That said they should be required to produce the deposit copy, a certified copy of the deposit copy, or a retail copy and statement from the copyright office that the specific retail copy entered at trial is equivalent.

Michael Eisenberg said...

Ray, do you think there's any chance this case written about here: http://www.nytimes.com/2009/07/21/us/21bar.html will have any impact on those RIAA suits?

raybeckerman said...

Dear anonymous re point #4 : it's not in the statute, never has been. It's in caselaw and in treatises. I'm not going to brief it here, since I haven't litigated it yet, but a small sampling of the authorities is alluded to in the amicus briefs filed in SONY v. Cloud and SONY v. Tenenbaum and has been referred to in "practice tips" on this blog. There are scores of published cases on the subject.

Interested said...

My wish: cameras in the courtroom. This week, hundreds of applicants across the country are taking bar exams in their respective states.

This could be an interesting trial to watch with un-mushed brains.

Alter_Fritz said...

Can it be you are missing that the plaintiffs are claiming that the complete album that they register is a work for hire i.e. that the *whole* album is *one* work with respect to your copyrightlaws and not the single songs that constitute the complete work.

maybe like a book, where all the words in a certain order are the copyrighted work, and not the single words per itself, since single words are "prior" art? ;-)

Anonymous said...

Under what theory do you make your wish #2? Isn't the requirement that the date of copyright registration be prior to the date of infringement? How are you equating "date of infringement" with the original date the Defendant started using Kazaa technology?

Using this theory, a Defendant accused of violating copyright by distributing copies in written form would trigger a requirement upon the Plaintiff to have copyright registration prior to the time that the Defendant learned to write?

raybeckerman said...

Here's my practice tip on statutory damages being required to bear a reasonable relationship to actual damages, and here's my practice tip relating to statutory damages being recoverable only if the "course of action" began subsequent to the copyright registration effective date of the allegedly infringed work.

Anonymous said...

Dear Anonymous Anonymouses,

Could you please sign your posts?

As for the $750 anonymous. Statutory damages should bear relation to actual damages, yes? If actual damages are very low, as they might be, statutory damages should be small too.

Date of infringement anonymous, Ray wrote a "practice tip" entry on this topic months ago.


Eric said...

I revise my earlier assertion about each track vs each album, but only after rereading the statute.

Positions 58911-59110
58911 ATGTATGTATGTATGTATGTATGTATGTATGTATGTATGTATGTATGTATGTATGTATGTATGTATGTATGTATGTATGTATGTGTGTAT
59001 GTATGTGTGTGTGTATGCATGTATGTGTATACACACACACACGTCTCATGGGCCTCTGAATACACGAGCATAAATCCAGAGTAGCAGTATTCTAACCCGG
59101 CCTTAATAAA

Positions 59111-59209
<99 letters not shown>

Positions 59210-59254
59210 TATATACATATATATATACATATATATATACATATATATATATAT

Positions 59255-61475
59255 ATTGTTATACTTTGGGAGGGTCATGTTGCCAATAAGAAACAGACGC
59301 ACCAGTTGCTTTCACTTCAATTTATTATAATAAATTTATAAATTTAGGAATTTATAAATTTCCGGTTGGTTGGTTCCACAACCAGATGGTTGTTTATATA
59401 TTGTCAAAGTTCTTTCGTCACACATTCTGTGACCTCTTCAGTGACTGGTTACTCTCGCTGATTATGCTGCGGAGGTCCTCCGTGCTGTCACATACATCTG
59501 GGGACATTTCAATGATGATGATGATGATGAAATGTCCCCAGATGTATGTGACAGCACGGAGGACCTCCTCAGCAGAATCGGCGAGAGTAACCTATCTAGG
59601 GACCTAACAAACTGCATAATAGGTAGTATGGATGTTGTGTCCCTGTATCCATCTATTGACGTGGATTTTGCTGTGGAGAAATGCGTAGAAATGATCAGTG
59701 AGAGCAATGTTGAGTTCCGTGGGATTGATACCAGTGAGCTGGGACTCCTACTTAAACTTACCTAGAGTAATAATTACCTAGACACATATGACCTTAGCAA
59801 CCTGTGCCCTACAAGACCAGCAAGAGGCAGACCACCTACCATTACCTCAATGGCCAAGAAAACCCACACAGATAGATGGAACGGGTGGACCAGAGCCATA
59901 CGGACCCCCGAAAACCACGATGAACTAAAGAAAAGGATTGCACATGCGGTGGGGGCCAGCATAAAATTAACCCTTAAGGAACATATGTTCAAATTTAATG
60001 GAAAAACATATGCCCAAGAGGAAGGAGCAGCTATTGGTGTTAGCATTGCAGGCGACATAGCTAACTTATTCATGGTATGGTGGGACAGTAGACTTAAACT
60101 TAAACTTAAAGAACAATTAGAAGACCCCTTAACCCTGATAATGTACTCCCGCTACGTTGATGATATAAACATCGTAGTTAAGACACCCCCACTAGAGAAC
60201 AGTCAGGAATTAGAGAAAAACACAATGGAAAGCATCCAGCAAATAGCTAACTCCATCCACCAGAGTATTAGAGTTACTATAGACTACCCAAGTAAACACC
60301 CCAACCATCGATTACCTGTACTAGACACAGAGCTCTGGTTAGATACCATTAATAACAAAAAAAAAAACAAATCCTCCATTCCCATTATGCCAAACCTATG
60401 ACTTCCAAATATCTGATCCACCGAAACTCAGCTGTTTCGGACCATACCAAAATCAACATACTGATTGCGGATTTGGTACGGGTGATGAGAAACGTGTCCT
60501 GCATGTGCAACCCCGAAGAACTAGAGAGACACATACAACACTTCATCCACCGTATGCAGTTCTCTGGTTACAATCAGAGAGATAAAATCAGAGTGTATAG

504.c-Statutory Damages.1 "For the purposes of this subsection, all the parts of a compilation or derivative work constitute one work."

Congress said that if you choose statutory over actual you can only sue once per compilation or derivative work. I can see where you could claim that you could claim that KazaA shared folder represented "a compilation", but I don't think it would fly.

raybeckerman said...

Eric, your comments have been very careless. With respect to almost every comment you've submitted I've been tempted to reject them. In the future I'm just going to start rejecting them without explanation if you don't get your act together.

No one said a Kazaa shared folder would be a collective work.

My ed. note says that an album is a collective work.

Please be more careful in submitting your comments in the future.

Thank you.

Anonymous said...

Ray - be careful what you wish for, i.e. that “the jury should be instructed to award $750 per work it found to have been infringe.” Since the RIAA is going after 30 songs, a verdict of $750 per song would whack Joel for $22,500 - which is enough to make his life miserable for a long time. Do you really "wish" for this to be the accepted “rule” for these types of cases?

raybeckerman said...

1. I'm getting tired of anonymous posters failing to put a handle at the bottom of their posts. from now on, I'm going to be rejecting comments automatically which fail to include a handle.

2. I'm getting tired of commenters failing to do their homework, and submitting thoughtless comments. If the last anonymous commenter had read the blog posts carefully he or she would have seen wish list item number 6, which would limit the number of song files in question to 5, not 30.

3. I'm not wishing for anyone to get hit for $750 per song file. (a) Most cases will qualify for innoncent infringement, which greatly reduces the amount. This defendant happens not to qualify because his attorneys failed to plead innocent infringement as an affirmative defense. (b) The constitutionality of $750, or even $200, is highly doubtful, but is an issue to be determined by the Court AFTER the trial, not during the trial. I have written a brief on this subject which has been filed in this very case!

So no one who has bothered to read what I write could possibly think that I am suggesting that Joel should be liable for $22,500.

Next time I receive a comment like that I'm just rejecting it. I can't waste time like this any more.

Anonymous said...

@Ray and Alter_Fritz


Ray, Alter, here's a link to the NYT article on the recent Amazon Kindle debacle. More importantly, though, it discusses DRM and an upcoming class action suit against Amazon for the mass deletion.

I thought you two would enjoy reading and keeping up on this.